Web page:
~ Broken ~
Fog. Black fog. Grey fog. White fog. Mason blinked. Bright light… then more pale fog. He groaned. His throat hurt. His arms and legs felt sore and tight. He opened his eyes again. Where was he? The room was white, with white and greenish linoleum on the floor. He was in a white bed. A blue-green curtain was draped from the ceiling nearby, hanging on a track that curled around a heavy wooden door. A hospital.
He moved to sit up, but pain tore up his left arm and gnawed into his shoulder. He jerked and gasped. The pain spiraled down to his left leg and wrapped itself around it, curling and grasping like a grapevine. He lay as still as he could, panting, feeling sweat break out on his forehead. Slowly, the pain quieted, and he breathed easier.
Someone tapped on the door, and then it swung open. His mother peeked her head in. Her red-rimmed eyes widened in a smile when she saw her son awake. “Oh, honey, you’re awake!” She flew to the bedside and showered him with kisses.
“James is dead,” he said. It wasn’t a question. He was sure of it already.
“Yes, sweetie,” she answered, her eyes brimming over. “He was killed instantly, they say. It’s a miracle you weren’t, too.” She sighed. “His funeral is this afternoon. I just came in to check on you. I’m so sorry you’re not able to come.”
Mason wasn’t sorry. He had seen enough of James dying to last a lifetime. A lifetime. He shuddered. His mother stood and kissed his forehead, then left the room. Mason leaned back, listening to the click-clack of her heeled shoes die away.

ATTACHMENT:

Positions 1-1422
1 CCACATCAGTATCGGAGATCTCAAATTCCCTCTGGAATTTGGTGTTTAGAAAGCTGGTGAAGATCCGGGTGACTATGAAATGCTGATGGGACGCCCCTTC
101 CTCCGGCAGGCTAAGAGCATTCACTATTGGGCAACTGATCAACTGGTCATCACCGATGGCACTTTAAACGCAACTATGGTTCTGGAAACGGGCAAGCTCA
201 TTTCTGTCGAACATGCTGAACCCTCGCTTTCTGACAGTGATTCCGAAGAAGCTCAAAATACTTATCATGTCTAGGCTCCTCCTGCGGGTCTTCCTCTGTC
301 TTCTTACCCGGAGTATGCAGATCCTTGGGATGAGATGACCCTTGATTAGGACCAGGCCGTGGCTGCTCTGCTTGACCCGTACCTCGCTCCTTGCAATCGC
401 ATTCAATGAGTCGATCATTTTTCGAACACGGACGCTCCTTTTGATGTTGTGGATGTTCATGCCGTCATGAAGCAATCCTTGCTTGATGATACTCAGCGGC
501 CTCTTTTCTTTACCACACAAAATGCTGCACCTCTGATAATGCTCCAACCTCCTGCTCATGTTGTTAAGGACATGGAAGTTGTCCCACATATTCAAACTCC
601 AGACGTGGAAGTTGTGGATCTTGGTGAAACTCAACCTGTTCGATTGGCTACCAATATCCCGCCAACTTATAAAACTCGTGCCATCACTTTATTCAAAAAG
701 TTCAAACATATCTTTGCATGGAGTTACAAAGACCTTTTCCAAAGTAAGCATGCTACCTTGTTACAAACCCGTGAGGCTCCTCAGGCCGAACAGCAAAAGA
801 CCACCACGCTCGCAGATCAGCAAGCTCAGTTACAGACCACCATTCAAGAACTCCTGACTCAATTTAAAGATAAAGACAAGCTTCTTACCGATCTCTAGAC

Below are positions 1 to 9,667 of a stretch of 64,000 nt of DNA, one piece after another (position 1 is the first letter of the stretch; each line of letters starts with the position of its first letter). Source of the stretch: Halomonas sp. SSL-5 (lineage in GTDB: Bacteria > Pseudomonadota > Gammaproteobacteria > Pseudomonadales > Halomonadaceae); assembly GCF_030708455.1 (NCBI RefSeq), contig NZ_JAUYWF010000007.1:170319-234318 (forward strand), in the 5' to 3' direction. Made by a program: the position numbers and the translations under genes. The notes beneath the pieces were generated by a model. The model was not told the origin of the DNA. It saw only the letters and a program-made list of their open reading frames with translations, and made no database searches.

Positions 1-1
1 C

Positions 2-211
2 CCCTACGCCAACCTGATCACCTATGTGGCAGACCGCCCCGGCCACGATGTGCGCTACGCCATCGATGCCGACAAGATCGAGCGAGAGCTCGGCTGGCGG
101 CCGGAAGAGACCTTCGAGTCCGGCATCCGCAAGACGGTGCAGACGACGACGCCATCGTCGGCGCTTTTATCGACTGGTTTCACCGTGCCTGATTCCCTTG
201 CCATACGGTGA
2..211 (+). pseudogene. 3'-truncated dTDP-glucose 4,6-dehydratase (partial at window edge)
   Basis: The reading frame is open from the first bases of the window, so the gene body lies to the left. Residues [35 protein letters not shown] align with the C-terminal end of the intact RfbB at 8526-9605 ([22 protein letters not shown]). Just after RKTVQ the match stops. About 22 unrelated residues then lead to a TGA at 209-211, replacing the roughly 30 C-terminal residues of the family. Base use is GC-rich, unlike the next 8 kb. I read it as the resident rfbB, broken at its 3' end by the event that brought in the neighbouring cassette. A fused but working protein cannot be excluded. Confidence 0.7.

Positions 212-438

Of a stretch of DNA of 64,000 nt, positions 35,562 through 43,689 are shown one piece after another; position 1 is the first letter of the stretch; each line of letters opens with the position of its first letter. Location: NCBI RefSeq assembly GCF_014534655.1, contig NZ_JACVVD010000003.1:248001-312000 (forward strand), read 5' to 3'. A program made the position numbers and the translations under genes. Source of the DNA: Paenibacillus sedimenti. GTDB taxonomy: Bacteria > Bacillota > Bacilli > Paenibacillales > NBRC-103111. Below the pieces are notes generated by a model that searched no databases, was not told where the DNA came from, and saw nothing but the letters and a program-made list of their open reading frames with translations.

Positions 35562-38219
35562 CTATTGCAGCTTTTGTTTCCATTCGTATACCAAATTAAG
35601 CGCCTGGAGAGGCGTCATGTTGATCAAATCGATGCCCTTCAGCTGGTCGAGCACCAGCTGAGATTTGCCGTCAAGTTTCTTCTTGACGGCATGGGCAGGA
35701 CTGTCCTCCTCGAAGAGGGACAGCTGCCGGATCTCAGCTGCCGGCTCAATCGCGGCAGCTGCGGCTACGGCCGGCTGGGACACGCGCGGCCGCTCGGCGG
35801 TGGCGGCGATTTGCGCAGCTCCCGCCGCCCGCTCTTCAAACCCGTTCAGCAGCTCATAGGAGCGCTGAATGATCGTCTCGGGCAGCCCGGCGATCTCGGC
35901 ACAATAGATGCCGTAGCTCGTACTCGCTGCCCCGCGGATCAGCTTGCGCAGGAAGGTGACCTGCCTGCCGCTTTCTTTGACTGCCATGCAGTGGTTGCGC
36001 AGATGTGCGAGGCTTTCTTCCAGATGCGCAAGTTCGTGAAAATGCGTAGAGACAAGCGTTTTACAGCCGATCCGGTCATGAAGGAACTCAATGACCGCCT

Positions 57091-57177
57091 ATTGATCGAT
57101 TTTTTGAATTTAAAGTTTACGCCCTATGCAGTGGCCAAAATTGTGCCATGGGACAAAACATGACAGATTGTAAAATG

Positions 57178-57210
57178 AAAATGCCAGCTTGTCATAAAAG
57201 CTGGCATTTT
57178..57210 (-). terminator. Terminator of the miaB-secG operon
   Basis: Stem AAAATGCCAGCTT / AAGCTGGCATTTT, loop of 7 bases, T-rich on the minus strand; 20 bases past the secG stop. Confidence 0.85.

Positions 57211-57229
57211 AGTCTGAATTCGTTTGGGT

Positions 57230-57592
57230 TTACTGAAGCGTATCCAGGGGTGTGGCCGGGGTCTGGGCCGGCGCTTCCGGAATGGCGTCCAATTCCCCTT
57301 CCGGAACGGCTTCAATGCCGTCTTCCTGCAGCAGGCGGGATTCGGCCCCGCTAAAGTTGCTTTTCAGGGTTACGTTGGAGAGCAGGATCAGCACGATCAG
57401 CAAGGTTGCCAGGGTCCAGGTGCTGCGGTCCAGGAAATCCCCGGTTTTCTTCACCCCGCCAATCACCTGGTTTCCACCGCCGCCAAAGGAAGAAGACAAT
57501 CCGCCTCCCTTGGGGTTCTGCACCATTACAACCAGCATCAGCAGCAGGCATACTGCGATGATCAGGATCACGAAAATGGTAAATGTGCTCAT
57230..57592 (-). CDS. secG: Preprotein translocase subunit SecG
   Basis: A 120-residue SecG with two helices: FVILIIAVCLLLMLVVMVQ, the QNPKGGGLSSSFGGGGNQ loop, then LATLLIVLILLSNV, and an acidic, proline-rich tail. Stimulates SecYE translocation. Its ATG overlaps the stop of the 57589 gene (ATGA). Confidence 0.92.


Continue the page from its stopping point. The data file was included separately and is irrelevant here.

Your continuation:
He tried to wiggle his left toes and winced in pain. The car had hit his side, shielding James. Why was James killed and not…? “It’s a miracle you weren’t, too,” his mother had said. Luck. The terror he had felt as he had drifted from consciousness gripped him. He tried to push it away. Luck. It was just horrible chance that killed James and not him. That had killed James over and over again. And had kept him alive.
But in his gut, he felt a sick dread swelling. Maybe, just maybe, it wasn’t chance.
Mason was finally allowed to go home several days later, with crutches tucked under his arms and his left leg in a cast. His left shoulder still hurt, but it hadn’t been broken. That night, he waited until the house had long been silent and moonlight pooled on the floor of his bedroom. Then he slipped out of bed, pulled on a pair of jeans, and crept out of his room and down the stairs. His crutches thumped awkwardly on the floor, but he managed to keep them quiet.
Crickets sang in the cool darkness under the lacy forest canopy. He breathed in deeply as he set off down the street. There was something soft and comforting about the midnight breeze. He let it fill his lungs and calm him. Everything would be fine. He’d find Ken and go back again. He’d save James this time. This time.
A breath of wind tugged at his forelock. He chuckled to himself. James sure would be confused by the busted leg. But maybe he’d be healed when he went back this time. Maybe the change in time would fix it. Would fix it all.